When the boy thought it would never end—that they would go on forever, the boulders got smaller and the torrents of water that plashed over and into the canoe began to ebb as if they were tired and the boy heard the roar of the river falling away. Pop poled to the right into a channel between the smaller boulders—threaded his way through them as if he were weaving a tapestry. Then they were back into the calm of the river as quickly as they left it ages ago. He sat back on the seat and put the pole into the canoe—turned to the boy—smiled, “Hand me the paddle son.” The boy handed the paddle to him. “Now take that coffee can on the end of that cord and start bailing water.” While he did that the current slowed as they drifted on downstream. The boy looked at Pop’s broad back and strong arms as he paddled the canoe slow and steady now. He didn’t see the spots on the backs of Pop’s hands either. He was bigger than he was at the beginning of the rapids and the boy didn’t know how he could have grown so big in such a short time. They steered to the bank of the river. When the front of it slid into the sand, they got out to pull the canoe out onto the sandy bank. Pop and the boy’s dad turned the canoe over to drain the remainder of the water then carried it a few feet above the bank.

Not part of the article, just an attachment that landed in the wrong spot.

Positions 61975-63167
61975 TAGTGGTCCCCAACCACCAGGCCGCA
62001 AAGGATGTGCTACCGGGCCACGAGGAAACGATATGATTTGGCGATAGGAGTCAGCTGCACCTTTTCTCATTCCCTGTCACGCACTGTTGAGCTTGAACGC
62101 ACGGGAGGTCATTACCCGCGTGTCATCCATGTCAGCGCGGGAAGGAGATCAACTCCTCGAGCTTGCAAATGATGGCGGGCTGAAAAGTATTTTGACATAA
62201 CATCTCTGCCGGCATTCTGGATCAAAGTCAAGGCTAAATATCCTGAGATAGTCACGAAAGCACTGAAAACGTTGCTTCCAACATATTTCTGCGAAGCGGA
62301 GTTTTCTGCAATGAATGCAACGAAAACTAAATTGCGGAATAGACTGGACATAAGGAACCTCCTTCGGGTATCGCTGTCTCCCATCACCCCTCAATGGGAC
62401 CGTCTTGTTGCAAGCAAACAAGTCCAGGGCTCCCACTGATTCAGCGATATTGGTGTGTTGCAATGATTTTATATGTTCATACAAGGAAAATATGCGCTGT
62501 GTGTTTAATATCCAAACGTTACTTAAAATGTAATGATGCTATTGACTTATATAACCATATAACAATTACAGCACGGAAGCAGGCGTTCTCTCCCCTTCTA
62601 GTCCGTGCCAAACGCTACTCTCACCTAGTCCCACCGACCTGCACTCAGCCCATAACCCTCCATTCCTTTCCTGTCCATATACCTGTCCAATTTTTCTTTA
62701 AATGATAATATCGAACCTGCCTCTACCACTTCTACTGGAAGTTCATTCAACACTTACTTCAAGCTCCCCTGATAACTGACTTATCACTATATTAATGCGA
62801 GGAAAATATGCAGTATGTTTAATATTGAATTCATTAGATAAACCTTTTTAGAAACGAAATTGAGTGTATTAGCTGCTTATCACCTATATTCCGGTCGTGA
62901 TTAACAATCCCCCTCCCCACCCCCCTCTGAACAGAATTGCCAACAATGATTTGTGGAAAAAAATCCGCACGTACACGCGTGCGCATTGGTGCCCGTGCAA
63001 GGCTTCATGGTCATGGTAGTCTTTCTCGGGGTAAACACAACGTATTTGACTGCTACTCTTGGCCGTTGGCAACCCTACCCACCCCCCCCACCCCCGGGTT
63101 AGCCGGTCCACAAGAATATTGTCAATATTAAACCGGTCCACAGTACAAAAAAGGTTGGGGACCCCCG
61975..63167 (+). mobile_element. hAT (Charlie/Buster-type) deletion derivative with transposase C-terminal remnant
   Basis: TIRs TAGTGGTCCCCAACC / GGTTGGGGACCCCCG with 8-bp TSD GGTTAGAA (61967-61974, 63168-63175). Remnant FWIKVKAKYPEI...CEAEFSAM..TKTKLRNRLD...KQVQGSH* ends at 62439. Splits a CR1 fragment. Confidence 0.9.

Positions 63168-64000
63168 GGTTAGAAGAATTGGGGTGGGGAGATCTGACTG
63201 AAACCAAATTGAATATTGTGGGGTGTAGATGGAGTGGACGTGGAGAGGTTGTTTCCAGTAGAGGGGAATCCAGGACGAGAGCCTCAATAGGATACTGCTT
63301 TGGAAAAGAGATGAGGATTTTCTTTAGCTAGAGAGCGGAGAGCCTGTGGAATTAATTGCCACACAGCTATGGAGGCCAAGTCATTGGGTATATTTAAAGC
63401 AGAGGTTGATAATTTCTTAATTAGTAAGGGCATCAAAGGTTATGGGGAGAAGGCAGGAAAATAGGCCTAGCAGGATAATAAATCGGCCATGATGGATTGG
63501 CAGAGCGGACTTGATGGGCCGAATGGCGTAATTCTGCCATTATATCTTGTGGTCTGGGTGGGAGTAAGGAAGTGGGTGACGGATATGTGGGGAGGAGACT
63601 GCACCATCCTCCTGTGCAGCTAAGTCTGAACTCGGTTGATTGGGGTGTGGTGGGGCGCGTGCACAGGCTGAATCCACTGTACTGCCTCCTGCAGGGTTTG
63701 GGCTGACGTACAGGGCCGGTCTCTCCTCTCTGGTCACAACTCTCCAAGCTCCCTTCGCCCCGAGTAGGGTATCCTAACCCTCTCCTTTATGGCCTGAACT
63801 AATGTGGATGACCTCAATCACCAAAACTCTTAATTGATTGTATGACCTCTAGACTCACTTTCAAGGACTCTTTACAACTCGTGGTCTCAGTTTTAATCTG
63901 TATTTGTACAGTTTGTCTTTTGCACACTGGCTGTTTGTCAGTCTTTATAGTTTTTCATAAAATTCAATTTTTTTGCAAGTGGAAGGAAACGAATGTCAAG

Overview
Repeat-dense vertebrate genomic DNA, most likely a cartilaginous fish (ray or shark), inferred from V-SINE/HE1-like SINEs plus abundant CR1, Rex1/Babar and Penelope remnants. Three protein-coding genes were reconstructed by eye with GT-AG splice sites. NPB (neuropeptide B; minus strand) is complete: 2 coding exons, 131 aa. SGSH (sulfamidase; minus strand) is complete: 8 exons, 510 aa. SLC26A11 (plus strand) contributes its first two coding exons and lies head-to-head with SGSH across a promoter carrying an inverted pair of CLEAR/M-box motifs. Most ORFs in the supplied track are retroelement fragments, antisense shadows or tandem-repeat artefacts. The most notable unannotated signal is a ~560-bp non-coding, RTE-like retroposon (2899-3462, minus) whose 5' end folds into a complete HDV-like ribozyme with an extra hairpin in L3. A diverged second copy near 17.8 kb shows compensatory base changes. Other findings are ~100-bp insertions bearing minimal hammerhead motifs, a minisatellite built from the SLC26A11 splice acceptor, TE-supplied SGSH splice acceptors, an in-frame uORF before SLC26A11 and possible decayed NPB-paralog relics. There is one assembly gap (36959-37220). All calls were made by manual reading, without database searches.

“How about that son?”
“Can we do it again Pop?”
He smiled, “That’s enough for today.” He looked at the boy’s dad—smiled, “—water level’s perfect.”
A neighbor of Pop’s sat at the roadside on a flat boulder with his dog, “Shoot the rapids Fred?”
Pop nodded, “Ah-yuh.” He took a camera off the front seat of the car and asked the man to take their picture with the canoe and river in the background.
They climbed into the old sedan left there by the man who drove them up the river. Pop reached into the glove box and pulled out his hearing aid, put the ear piece in his ear and threaded the wire to the battery pack in his shirt pocket and turned it on. They drove the quarter mile up to the cottage. When he stopped the car Pop switched off his hearing aid.